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Latest Integral membrane proteins Stories

2012-03-08 01:03:09

Researchers at the University of California, San Diego, the Medical University of South Carolina, the University of Cincinnati, and American Life Science Pharmaceuticals of San Diego have validated the protease cathepsin B (CatB) as a target for improving memory deficits and reducing the pathology of Alzheimer's disease (AD) in an animal model representative of most AD patients. The study has been published in the online edition of the Journal of Alzheimer's Disease. According to...

2012-03-01 11:02:05

Neuroscientists show that HDAC2 enzyme could be a good target for new drugs MIT neuroscientists have shown that an enzyme overproduced in the brains of Alzheimer's patients creates a blockade that shuts off genes necessary to form new memories. Furthermore, by inhibiting that enzyme in mice, the researchers were able to reverse Alzheimer's symptoms. The finding suggests that drugs targeting the enzyme, known as HDAC2, could be a promising new approach to treating the disease, which...

2012-03-01 01:56:53

In a mouse model of Alzheimer's disease, memory problems stem from an overactive enzyme that shuts off genes related to neuron communication, a new study says. When researchers genetically blocked the enzyme, called HDAC2, they 'reawakened' some of the neurons and restored the animals' cognitive function. The results suggest that drugs that inhibit this particular enzyme would make good treatments for some of the most devastating effects of the incurable neurodegenerative disease. "It's...

2012-02-20 15:02:27

In two landmark papers in the journal Nature this week, scientists at The Scripps Research Institute report that they have identified a class of proteins that detect "painful touch." Scientists have known that sensory nerves in our skin detect pressure, pain, heat, cold, and other stimuli using specialized "ion channel" proteins in their outer membranes. They have only just begun, however, to identify and characterize the specific proteins involved in each of these sensory pathways. The...

2012-02-14 11:46:28

Curcumin, a substance extracted from turmeric, prolongs life and enhances activity of fruit flies with a nervous disorder similar to Alzheimers. The study conducted at Linköping University, indicates that it is the initial stages of fibril formation and fragments of the amyloid fibrils that are most toxic to neurons. Ina Caesar, as the lead author, has published the results of the study in the prestigious journal PLoS One. For several years curcumin has been studied as a...

2012-02-14 11:00:00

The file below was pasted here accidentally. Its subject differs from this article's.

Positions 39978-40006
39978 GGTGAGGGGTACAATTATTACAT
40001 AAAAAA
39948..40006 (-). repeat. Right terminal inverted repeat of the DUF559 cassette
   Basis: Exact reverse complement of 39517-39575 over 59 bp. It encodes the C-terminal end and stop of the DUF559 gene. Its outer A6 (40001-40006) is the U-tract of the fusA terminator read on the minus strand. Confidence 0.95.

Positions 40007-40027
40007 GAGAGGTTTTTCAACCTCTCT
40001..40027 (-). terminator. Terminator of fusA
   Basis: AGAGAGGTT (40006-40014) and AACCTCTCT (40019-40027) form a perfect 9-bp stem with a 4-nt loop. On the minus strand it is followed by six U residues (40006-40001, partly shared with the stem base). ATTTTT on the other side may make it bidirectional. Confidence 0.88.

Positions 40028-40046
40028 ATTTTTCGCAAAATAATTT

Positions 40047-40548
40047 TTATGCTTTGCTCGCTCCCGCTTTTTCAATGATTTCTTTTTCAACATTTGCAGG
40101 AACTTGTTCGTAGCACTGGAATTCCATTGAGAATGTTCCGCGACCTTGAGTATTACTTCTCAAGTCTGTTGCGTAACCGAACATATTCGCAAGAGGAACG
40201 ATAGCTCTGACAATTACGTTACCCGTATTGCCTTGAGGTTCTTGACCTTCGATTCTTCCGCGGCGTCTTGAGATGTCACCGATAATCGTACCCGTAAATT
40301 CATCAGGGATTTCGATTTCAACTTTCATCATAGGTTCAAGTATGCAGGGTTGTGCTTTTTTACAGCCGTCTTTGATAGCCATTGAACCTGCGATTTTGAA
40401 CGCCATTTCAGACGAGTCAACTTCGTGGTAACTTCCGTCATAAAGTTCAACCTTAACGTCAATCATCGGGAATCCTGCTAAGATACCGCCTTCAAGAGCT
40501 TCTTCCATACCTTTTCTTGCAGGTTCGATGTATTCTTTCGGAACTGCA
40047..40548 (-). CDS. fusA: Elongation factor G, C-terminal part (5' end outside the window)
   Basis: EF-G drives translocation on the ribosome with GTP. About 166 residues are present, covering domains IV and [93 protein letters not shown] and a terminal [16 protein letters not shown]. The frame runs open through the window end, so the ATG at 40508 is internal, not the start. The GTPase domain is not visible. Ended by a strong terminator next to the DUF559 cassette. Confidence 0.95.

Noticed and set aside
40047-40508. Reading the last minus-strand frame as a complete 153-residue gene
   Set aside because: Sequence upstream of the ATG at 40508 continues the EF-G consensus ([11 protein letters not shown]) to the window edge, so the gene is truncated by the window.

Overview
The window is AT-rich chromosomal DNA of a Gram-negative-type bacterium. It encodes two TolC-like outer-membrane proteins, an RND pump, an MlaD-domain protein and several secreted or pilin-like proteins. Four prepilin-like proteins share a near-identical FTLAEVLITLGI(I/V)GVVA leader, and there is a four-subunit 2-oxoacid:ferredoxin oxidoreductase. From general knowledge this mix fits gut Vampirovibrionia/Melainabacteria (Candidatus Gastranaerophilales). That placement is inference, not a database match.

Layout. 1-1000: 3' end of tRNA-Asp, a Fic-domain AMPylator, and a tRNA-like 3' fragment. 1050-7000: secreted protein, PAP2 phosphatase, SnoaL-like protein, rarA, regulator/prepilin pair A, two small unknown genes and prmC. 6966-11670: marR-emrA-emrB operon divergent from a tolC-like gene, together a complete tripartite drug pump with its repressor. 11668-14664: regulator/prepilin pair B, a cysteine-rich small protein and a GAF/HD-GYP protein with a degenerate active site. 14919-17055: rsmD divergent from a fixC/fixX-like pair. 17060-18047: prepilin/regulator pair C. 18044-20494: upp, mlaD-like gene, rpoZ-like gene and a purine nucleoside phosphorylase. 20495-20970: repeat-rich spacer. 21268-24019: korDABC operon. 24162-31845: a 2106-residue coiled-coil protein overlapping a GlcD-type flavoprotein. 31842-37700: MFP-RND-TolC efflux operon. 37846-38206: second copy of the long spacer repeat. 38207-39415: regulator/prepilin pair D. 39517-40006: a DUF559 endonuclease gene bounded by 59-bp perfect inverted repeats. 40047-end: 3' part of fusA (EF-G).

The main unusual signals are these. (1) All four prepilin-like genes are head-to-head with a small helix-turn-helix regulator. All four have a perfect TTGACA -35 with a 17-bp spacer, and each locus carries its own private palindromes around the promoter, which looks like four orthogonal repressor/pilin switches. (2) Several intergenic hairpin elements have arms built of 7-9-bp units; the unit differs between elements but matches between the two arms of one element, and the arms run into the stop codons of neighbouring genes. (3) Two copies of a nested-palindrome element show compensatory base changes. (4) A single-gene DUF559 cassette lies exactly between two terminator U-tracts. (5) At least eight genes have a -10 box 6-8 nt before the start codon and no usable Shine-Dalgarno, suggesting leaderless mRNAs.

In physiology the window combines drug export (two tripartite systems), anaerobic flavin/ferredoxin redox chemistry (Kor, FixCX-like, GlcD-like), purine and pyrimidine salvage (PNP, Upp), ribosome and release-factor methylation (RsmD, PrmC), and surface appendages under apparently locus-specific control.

That flutter in your heart may have more to do with the movement of sodium ions than the glance of a certain someone across a crowded room. Using the Canadian Light Source synchrotron, researchers from the University of British Columbia have revealed, for the first time, one of the molecular mechanisms that regulates the beating of heart cells by controlling the movement of sodium in out of the cells — and what calcium has to do with it. The findings, published February 14 in the...

2012-01-27 16:04:28

Researchers discover dual role of key player in immune system Northwestern University Feinberg School of Medicine researchers have identified a new and unusual role for a key player in the human immune system. A protein initially believed to regulate one routine function within the cell has proven vital for another critical step in the activation of the immune system. That protein, STIM1, was previously known to sense a change in calcium within immune cells, a process that occurs when...

2012-01-27 14:17:49

Stowers researchers discovered that a prion-like protein plays a key role in storing long-term memories Memories in our brains are maintained by connections between neurons called "synapses". But how do these synapses stay strong and keep memories alive for decades? Neuroscientists at the Stowers Institute for Medical Research have discovered a major clue from a study in fruit flies: Hardy, self-copying clusters or oligomers of a synapse protein are an essential ingredient for the...

2012-01-23 22:07:58

Metastasizing cancer cells often express integrins that provide better traction. A new study in The Journal of Cell Biology (www.jcb.org) reveals how a lipid-converting enzyme helps the cells mobilize these integrins. Adhesive integrin proteins continually cycle to and from the cell surface. Invasive cancer cells that carry mutant forms of the tumor suppressor p53 often bias the process, increasing the recycling of a particular integrin that offers a better grip on the fibronectin fibers...


Word of the Day
abrosia
  • Wasting away as a result of abstinence from food.
The word 'abrosia' comes from a Greek roots meaning 'not' and 'eating'.